Marvel Strike Teams Review by WizKids

Marvel Strike Teams Review by WizKids

Quick Glance: Marvel Strike Teams by WizKids


Game Type: Miniatures Combat

Number of Players: 2-5

Mechanics: Action Points, Grid Movement, One vs. Many

Difficulty: Light-Medium

Release: 2018

MSRP: $59.99 

Introduction/Overview: I used to be a pretty big HeroClix player back when the game was new. It was an awesome feeling to be able to control my favorite heroes in a knock-down drag-out fight to the death. My friends and I still tell epic stories about the time a lowly common Green Flame took down Galactus. As time went on, the game started to get too complex for its own good and our group drifted away from the game. A couple of years ago, they even did a giant rules reset to try and fix those issues, but I haven’t yet had the desire to check out if the game is good again. Marvel Strike Teams bills itself a a HeroClix game…doe it suffer from the same thing that made me walk away from the miniature game? Or does it rekindle my love of the game?

Gameplay: The first thing I need to say is this: This is NOT a Heroclix game. The only similarity between this and the miniatures game I played for years is that the heroes have the same kind of Clix bases. At no time during the game do you take damage and click down the stats, instead the dials only keep track of the character’s level and how many points that level gives them to build up their arsenal at the beginning of each mission.

The game can be played in several ways, which I appreciate. You can do a super fast 1 shot mission, a slightly longer 3 stage mission, or a full blown campaign.

The basic game play is that you refresh your action points at the start of your turn, and then spend those points to move around a map and attack. It’s pretty simple stuff. Each scenario card gives each side a list of objectives they need to try and complete. Each objective gives them an Objective Point. If you’re doing a short game, whichever side has most points wins. In a longer scenario, however, only the side that wins the final mission actually wins the scenario. Think the final battle in your favorite MCU movie. All the stuff that happens in the first 2 and a half hours is nice, but all that really matters is which hero is standing victorious on top of the rubble of a skyscraper that was destroyed in the melee.

Cap and Iron Man are always teaming up against the bad guys. They will win Sho ’Nuff

The game plays very quickly, which I appreciate. One of the things with HeroClix was that you could kind of get into some stalemate positions when powers collided to cancel each other out which caused games to drag out. In Marvel Strike Teams, each scenario card is limited to 4 rounds which takes about 20 minutes in most cases. You could play a full 3 stage mission is just about an hour. That’s a good amount of time for a game of this type. Campaign mode is, well, a campaign. You’ll probably play it over several sessions.

Rulebook: It’s a bit more involved of a rulebook than I think it needs to be. The actual game play is very simple and nearly all the information needed about costs and power is printed on the cards. Still, if you have a question about how anything works…it’s probably in there.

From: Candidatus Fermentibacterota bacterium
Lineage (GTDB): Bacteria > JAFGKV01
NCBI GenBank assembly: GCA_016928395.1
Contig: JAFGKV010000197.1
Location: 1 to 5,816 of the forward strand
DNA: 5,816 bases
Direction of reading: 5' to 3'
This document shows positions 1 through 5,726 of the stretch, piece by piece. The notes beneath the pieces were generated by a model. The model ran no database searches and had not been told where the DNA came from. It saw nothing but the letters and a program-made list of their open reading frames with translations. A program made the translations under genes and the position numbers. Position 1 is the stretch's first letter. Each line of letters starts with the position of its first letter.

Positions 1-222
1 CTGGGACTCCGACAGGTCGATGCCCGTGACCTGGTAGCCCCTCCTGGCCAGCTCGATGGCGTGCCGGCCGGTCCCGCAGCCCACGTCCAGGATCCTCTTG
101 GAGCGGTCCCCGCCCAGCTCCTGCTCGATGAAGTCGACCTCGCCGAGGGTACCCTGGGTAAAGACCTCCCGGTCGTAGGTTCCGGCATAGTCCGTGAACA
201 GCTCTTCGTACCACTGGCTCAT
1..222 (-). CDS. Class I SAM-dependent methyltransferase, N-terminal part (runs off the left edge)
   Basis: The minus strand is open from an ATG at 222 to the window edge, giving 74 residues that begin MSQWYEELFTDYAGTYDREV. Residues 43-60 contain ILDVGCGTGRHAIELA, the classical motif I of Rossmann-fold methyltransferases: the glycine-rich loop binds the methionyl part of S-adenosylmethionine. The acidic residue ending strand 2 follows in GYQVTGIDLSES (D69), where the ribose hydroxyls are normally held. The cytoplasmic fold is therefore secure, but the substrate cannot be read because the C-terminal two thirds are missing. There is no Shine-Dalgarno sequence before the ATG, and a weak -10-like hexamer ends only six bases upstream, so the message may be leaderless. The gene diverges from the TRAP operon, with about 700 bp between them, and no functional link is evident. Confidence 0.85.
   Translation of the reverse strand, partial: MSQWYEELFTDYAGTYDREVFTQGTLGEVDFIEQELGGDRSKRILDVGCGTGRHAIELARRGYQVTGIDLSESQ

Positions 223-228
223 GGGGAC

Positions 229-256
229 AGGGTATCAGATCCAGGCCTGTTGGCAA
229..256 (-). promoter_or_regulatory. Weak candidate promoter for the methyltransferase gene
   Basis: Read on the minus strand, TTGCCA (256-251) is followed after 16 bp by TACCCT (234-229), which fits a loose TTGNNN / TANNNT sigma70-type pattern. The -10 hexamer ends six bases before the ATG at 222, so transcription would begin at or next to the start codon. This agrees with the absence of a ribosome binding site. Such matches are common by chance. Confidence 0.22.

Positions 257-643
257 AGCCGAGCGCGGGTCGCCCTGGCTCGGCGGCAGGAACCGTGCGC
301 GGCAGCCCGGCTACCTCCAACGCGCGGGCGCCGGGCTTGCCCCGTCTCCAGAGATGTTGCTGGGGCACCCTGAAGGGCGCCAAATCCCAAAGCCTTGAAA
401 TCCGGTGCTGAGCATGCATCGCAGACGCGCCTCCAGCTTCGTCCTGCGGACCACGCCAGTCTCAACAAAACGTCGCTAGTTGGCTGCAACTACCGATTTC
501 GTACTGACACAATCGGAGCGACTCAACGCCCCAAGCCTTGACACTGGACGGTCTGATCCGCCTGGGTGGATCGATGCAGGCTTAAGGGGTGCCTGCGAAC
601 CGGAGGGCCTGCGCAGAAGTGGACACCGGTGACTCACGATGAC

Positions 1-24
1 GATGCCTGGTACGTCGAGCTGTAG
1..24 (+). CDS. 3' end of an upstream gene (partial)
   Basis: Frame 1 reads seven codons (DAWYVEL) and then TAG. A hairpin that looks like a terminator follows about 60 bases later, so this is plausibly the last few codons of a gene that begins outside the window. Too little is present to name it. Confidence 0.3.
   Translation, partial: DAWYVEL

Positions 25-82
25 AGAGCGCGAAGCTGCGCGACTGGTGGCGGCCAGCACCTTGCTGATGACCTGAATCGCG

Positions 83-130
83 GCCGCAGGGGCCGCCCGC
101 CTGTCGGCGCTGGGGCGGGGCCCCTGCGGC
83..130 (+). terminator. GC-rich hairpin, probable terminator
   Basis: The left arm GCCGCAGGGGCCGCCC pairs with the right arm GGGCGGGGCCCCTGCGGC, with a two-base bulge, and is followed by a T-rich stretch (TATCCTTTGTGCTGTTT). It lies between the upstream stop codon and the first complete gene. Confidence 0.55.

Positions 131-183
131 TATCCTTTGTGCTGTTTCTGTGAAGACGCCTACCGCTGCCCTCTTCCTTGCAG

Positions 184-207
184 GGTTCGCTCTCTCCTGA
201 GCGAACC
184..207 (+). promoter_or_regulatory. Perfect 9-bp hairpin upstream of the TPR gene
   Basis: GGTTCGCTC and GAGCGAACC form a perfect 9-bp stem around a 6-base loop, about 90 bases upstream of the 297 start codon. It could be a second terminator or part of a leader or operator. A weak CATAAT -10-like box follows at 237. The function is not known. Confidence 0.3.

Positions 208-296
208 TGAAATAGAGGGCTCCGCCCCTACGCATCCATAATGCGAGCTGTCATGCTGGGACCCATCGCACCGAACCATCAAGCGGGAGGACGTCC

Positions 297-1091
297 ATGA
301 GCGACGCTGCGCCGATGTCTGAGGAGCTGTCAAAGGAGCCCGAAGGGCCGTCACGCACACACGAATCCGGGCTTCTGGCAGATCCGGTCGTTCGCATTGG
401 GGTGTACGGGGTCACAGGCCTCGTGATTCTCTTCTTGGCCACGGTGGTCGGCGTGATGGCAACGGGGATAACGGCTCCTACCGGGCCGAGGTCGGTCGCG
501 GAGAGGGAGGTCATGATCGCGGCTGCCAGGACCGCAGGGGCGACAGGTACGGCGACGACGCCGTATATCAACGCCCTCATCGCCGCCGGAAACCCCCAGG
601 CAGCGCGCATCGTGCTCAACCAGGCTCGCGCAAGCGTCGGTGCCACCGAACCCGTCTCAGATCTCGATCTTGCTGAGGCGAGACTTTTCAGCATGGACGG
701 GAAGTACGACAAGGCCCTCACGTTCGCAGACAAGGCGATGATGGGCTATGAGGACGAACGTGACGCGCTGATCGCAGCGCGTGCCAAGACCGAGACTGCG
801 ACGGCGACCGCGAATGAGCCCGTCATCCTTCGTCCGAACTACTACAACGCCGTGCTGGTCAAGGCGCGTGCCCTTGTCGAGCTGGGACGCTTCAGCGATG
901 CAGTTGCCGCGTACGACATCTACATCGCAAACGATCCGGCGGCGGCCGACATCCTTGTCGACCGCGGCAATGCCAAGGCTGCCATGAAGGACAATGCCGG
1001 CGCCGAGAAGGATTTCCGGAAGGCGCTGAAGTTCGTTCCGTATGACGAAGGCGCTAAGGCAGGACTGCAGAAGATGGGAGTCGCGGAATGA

Theme: I think the superhero thing has kind of been played out at this point, but if it’s still your thing then it does kind of feel like you’re playing a movie.

Set-Up/Takedown: It’s kind of unavoidable that set-up is going to take a while for a game of this type. It’s more involved than just throwing out a paper map like you mostly do in the original game, but it allows for more variety in layouts, so it’s a decent trade off.

Hydra Soliders are no match for Iron Man and Captain America!

Components: The Clix figures are nicely modeled. I did have an issue with a couple of the figures not moving on their bases at all. It’s not a huge deal, since they were both henchman figures and all have the same dials, so I could just check the numbers on a different figure, but it’s worth noting.

Otherwise the components are pretty good. There are lots of map boards in the box so there’s a lot of variety available. The cards and player boards are of decent quality. I kind of hate they put in generic wood cubes for action and damage tokens. I may spend a buck or two to get some translucent plastic cubes. 

Solo-Play: None, but I could rather easily see an app taking over control of the mastermind role. 

Final Thoughts: About the only real negative I have for this game is that it doesn’t quite feel as EPIC as HeroClix. In the actual Heroclix game, your heroes for the most part start out with all their powers intact and you bludgeon each other with massive attacks. Here, all the heroes and villains start out with some abilities and get stronger between missions. That just doesn’t really make a whole lot of sense.

Despite that, if you are looking for a quick and dirty miniatures game with superheroes, you could do worse with Marvel Strike Teams. I think it would be especially good as an intro to miniatures gaming with kids.

For me personally? I like that it’s more structured than just the open ended battle royales we tended to play in standard HeroClix. I like that campaigns and scenarios are pretty much randomly chosen as well. That helps replay tremendously. For me, it’s maybe a bit lighter of a system than I would like and just doesn’t feel quite as thematic as I had hoped. Maybe I do need to give the newer HeroClix 2.0 rules a try soon.

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